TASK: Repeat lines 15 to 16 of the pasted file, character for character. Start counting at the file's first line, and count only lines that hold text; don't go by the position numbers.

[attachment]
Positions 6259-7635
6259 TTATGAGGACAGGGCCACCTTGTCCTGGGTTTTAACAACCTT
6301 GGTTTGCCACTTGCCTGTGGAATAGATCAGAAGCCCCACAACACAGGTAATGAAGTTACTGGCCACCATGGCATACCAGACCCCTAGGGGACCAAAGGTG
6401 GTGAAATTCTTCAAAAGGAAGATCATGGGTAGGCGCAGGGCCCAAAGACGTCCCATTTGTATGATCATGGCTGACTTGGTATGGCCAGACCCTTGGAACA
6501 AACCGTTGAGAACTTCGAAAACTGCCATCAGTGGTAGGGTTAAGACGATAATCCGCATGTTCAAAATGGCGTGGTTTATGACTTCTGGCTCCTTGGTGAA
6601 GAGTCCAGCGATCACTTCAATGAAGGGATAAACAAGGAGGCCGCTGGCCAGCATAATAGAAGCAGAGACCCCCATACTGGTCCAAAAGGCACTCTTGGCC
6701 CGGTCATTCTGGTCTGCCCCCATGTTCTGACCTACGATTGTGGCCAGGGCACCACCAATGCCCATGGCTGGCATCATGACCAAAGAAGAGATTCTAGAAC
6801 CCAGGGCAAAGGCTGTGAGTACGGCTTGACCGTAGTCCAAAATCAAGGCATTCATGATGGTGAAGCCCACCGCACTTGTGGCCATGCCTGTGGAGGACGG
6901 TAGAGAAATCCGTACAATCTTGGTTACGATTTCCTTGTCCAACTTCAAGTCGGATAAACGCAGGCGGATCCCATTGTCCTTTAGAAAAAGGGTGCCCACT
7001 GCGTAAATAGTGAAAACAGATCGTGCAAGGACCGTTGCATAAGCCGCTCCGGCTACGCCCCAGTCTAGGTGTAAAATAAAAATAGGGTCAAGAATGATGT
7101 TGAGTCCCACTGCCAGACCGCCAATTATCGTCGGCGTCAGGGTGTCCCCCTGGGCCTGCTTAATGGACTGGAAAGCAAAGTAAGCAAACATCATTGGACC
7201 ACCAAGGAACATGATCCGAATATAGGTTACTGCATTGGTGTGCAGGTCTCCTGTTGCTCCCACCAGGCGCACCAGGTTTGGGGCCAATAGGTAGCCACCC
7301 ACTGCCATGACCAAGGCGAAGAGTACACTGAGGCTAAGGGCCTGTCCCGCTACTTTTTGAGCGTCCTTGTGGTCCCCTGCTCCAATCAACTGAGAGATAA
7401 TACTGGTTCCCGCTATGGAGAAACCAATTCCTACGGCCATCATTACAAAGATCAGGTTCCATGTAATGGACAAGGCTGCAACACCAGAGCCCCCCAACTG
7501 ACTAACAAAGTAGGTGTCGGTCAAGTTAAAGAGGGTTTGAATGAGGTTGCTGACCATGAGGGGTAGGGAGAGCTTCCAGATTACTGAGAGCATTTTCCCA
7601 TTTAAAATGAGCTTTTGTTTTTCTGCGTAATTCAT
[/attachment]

7501 ACTAACAAAGTAGGTGTCGGTCAAGTTAAAGAGGGTTTGAATGAGGTTGCTGACCATGAGGGGTAGGGAGAGCTTCCAGATTACTGAGAGCATTTTCCCA
7601 TTTAAAATGAGCTTTTGTTTTTCTGCGTAATTCAT